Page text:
View of South Water Street from the harbor side featuring captain's homes with widow's walks (including Captain Grafton Collins' House) around 1890.
View of South Water Street from the harbor side featuring captain’s homes with widow’s walks (including Captain Grafton Collins’ House) around 1890. (Image courtesy of Martha’s Vineyard Museum)

There likely wasn’t one single purpose for widow’s walks; it appears they served different functions and ornamentation depending on the homeowner. However, today, many of our homes continue to include this classic coastal detail, which honors the romance and history of New England’s vernacular architecture and instills a historically correct sense of nostalgia.

To Beadboard, or not to Beadboard

To Beadboard, or not to Beadboard

The beauty in its versatility

Few design elements are so versatile they feel both cottagey and elegant at once. Beadboard, a style of decorative wall paneling (wainscoting), is just that versatile. Beadboard originated in England four centuries ago with the practical purpose of keeping heat inside the house, and outside dampness at bay. It is said that early English settlers brought the design to the U.S. to remind them of the “history and architectural character” of the homes they left behind. Today, beadboard is still associated with coastal New England home design but is admired and emulated across the country.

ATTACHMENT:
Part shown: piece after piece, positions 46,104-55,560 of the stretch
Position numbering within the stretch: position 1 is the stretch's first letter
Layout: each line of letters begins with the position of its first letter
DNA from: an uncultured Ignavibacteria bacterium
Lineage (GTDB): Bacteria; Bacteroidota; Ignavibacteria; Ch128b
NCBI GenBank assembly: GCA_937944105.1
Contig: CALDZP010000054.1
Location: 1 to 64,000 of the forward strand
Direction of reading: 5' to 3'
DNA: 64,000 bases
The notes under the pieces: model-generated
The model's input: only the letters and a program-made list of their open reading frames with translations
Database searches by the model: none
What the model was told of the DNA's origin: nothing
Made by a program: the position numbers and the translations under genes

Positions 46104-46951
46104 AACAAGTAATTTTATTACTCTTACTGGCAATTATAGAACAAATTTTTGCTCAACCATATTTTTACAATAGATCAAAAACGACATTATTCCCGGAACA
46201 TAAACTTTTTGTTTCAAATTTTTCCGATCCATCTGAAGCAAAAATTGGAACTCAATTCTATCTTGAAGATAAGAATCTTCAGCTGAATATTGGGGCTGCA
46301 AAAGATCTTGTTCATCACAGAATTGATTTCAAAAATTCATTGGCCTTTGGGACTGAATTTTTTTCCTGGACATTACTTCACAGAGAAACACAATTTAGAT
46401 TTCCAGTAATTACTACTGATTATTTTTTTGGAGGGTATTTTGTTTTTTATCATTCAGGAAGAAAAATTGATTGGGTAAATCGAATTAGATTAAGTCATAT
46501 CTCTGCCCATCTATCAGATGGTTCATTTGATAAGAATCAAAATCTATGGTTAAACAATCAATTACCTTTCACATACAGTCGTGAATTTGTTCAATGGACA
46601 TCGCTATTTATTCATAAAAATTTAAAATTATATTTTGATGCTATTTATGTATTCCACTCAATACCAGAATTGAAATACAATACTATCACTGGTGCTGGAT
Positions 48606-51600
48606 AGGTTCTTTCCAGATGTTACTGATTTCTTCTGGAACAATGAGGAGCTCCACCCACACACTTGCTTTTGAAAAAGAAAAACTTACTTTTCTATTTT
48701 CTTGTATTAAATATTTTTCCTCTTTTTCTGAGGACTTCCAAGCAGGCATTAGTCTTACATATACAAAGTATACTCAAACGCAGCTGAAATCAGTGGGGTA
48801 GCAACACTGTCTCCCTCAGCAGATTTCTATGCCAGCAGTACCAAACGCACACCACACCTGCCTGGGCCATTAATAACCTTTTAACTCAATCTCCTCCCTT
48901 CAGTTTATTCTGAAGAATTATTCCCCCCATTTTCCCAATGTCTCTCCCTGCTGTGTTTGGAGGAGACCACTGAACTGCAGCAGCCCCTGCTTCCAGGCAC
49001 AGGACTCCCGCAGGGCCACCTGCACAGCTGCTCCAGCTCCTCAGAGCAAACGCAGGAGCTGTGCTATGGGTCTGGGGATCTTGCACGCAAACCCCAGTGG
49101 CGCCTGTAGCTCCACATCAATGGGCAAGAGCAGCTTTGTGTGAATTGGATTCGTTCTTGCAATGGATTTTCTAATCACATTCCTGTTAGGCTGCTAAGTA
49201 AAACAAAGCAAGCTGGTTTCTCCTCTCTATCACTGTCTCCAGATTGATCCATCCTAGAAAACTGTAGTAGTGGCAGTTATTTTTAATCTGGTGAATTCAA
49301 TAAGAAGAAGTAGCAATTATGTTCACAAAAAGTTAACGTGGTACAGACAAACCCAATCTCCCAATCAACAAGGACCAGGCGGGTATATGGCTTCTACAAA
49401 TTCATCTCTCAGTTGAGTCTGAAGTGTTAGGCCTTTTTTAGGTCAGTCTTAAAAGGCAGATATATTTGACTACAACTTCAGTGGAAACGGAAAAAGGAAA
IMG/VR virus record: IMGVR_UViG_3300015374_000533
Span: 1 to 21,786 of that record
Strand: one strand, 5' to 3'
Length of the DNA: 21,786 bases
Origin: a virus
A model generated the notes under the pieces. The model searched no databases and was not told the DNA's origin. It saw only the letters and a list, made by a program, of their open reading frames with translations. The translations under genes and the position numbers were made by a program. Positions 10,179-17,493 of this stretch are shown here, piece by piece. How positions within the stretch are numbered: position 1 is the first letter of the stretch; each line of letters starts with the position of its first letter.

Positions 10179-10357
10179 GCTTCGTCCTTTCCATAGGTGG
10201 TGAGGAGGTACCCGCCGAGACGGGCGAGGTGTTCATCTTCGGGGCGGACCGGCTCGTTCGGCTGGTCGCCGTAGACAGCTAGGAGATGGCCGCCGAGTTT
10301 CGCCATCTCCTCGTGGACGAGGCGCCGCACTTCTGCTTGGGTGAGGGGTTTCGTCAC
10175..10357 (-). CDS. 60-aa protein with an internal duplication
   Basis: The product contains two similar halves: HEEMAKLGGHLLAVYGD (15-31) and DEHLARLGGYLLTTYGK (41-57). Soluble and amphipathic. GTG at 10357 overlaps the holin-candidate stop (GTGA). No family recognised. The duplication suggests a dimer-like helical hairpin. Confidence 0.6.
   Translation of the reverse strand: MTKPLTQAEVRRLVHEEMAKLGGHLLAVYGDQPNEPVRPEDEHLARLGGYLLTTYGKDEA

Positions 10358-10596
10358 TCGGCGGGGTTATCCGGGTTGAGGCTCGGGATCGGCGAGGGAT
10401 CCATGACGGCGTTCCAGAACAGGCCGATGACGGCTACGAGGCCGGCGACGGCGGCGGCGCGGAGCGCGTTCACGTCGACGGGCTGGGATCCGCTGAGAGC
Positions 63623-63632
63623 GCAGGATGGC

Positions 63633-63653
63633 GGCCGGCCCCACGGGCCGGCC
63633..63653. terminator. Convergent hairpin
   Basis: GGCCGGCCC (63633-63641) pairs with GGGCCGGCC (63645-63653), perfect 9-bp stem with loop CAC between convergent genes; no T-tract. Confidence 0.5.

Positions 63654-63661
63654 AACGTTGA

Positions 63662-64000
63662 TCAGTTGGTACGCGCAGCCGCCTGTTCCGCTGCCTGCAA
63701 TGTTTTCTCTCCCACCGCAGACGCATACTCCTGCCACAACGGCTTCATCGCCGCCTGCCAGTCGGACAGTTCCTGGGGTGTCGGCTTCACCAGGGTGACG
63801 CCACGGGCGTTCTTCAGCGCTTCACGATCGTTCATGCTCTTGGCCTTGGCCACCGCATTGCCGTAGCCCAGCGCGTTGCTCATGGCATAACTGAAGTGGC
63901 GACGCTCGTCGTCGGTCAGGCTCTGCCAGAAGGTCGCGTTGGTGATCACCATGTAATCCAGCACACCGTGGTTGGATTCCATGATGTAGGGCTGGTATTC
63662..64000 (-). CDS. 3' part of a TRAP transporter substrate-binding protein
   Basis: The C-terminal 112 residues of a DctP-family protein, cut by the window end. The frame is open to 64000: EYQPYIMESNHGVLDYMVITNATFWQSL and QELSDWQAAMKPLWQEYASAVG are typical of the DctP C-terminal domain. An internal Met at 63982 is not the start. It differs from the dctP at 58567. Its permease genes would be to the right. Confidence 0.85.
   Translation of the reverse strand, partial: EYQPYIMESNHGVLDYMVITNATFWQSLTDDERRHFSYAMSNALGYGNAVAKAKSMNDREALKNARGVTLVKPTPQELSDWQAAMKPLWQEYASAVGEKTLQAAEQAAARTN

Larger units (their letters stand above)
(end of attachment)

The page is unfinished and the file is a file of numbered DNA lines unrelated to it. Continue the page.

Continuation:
Beadboard was originally made of evenly spaced, wooden tongue and groove planks that interlocked with ridges or “beads” between each one. In this style of wainscoting, the panels were lined up vertically on an interior wall and typically covered the lower 3 to 4 feet, the same height as most chair backs (hence nicknamed a “chair rail”). Over time, beadboard evolved into a decorative treatment used throughout the home. In the 1800s, kitchen cupboards often used beadboard as a backdrop for special china or keepsakes displayed inside.

Today, beadboard is available in varying profiles and panel widths and can be purchased in large, carefully milled sheets. Because humidity is hard on wood – causing boards to shift and paint to crack – we use medium-density fiberboard (MDF), which comes in ready-to paint sheets, generally 4 feet high by 8 feet wide. MDF takes paint very well, does not expand or contract, and is a rugged as oak.

Common beadboard profiles used today

We introduce beadboard as a design feature in many of our homes to add character and charm. However, the way in which we use it varies depending on both the overall height of the space and the tone and texture of each room. For example, if we want to reinforce a cottage, seaside vernacular, we may choose to create a room with beadboard on both the walls and the ceilings. Though the look is uninterrupted from floor to ceiling, we subtly define the space by using a 6” width plank on the ceilings and a 3” on the walls.